Tickets sales and keeping fans interested help drive college football's offensive age

When West Virginia Athletic Director Oliver Luck was looking for a new football coach, he wanted one who would not only win, but do it in a way that got Mountaineers fans excited — excited enough to pack Milan Puskar Stadium seven or eight times a season.

"People do want to be entertained," said Luck, a former NFL quarterback. "There's nothing quite as nice as a beautiful post pattern thrown properly."

West Virginia fans got to watch dozens of properly thrown passes on Saturday, when the eighth-ranked Mountaineers beat Baylor 70-63, the centerpiece of yet another college football weekend filled with high-scoring marquee games.

Several factors have contributed to the trend of high-powered offenses dominating college football in recent years — outside of Tuscaloosa, Ala., that is.

There is the improved development of quarterbacks, thanks in large part to 7-on-7 camps for high schoolers; the prevalence of spread offenses that neutralize a defense's best players and exploit its weak ones; and the up-tempo style that offenses use to squeeze in as many snaps as possible.

Another reason is money. The old adage is true: Offense sell tickets. And these days there is more pressure than ever on athletic directors to sell football game tickets to fund their programs.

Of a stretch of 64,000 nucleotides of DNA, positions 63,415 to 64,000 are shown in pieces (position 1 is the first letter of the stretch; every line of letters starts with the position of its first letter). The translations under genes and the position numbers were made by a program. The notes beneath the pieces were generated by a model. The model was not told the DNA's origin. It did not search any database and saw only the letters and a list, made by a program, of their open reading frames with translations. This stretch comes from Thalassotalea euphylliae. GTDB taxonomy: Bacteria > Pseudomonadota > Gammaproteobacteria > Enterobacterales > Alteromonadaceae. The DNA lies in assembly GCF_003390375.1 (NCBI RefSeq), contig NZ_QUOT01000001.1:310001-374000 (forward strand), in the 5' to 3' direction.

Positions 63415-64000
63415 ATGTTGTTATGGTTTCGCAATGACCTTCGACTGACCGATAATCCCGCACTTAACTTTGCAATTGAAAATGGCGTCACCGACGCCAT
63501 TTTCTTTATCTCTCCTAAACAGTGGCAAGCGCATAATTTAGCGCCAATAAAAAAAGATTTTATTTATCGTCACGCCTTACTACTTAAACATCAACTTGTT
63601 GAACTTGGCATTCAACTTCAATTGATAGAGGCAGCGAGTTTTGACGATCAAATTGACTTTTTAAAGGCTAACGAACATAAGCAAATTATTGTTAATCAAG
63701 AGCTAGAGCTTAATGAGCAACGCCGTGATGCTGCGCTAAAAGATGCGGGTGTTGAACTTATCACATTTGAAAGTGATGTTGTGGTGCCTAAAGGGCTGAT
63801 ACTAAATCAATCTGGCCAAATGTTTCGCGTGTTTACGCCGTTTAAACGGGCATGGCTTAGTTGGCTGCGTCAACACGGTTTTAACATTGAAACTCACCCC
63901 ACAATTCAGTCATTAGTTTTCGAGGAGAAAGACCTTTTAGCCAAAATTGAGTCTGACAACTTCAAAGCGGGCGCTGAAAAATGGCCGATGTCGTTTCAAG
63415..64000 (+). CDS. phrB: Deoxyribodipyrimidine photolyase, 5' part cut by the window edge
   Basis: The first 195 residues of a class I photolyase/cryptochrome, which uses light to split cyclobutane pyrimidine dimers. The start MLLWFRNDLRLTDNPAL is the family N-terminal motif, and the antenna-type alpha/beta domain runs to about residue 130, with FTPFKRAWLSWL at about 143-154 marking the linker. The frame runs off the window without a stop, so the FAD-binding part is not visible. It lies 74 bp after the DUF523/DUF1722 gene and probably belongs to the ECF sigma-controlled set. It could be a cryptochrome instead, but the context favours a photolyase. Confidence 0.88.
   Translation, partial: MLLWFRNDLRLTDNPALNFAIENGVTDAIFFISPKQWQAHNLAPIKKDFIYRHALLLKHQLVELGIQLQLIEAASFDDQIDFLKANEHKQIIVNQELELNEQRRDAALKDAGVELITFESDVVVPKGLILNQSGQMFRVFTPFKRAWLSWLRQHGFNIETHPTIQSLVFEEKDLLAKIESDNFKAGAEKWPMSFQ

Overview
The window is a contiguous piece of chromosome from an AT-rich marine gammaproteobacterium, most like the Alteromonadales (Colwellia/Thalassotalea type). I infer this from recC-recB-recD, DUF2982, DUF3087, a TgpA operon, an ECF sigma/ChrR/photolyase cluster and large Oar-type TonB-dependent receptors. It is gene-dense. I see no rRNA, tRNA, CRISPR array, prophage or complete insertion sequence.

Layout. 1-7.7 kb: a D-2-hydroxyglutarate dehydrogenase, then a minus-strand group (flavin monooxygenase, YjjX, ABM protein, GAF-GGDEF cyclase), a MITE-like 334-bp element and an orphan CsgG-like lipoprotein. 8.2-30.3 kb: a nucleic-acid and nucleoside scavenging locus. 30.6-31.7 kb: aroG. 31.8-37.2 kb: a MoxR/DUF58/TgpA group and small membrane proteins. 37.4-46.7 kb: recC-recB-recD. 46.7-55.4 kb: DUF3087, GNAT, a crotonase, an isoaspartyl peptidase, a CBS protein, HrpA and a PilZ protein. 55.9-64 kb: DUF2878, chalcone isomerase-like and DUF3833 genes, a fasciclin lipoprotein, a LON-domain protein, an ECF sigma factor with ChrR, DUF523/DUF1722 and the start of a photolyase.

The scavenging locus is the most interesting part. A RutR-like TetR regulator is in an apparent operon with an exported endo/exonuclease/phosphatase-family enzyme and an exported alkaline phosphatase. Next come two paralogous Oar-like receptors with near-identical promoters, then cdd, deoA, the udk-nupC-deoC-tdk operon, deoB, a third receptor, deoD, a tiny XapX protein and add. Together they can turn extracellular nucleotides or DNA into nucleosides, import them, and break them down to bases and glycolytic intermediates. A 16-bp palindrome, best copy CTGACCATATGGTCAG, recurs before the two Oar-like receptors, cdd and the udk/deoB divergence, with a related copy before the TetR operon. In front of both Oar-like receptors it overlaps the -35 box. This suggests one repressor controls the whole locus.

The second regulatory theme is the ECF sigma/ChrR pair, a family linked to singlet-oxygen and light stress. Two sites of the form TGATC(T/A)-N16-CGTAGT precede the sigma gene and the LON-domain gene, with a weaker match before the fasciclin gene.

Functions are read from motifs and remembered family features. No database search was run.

Luck found his man in Dana Holgorsen, a coaching descendent of Mike Leach, and Mountaineers fans have been partying ever since. West Virginia went to the Orange Bowl last season, and laid 70 points on Clemson.

"Everywhere you go you have to keep in mind we're competing for the pocket books and the minds of the college football fans," Luck said Monday in telephone interview.

West Virginia is averaging 53 points per game, third-best in major college football and one of six teams averaging at least 50. Another 15 teams are scoring more than 40 per game. Of the 124 teams playing in FCS, 55 are averaging at least 30 points per game.

"I don't want to discredit the importance of defense," Luck said, "but I think people expect, now, more high-scoring games at the college level.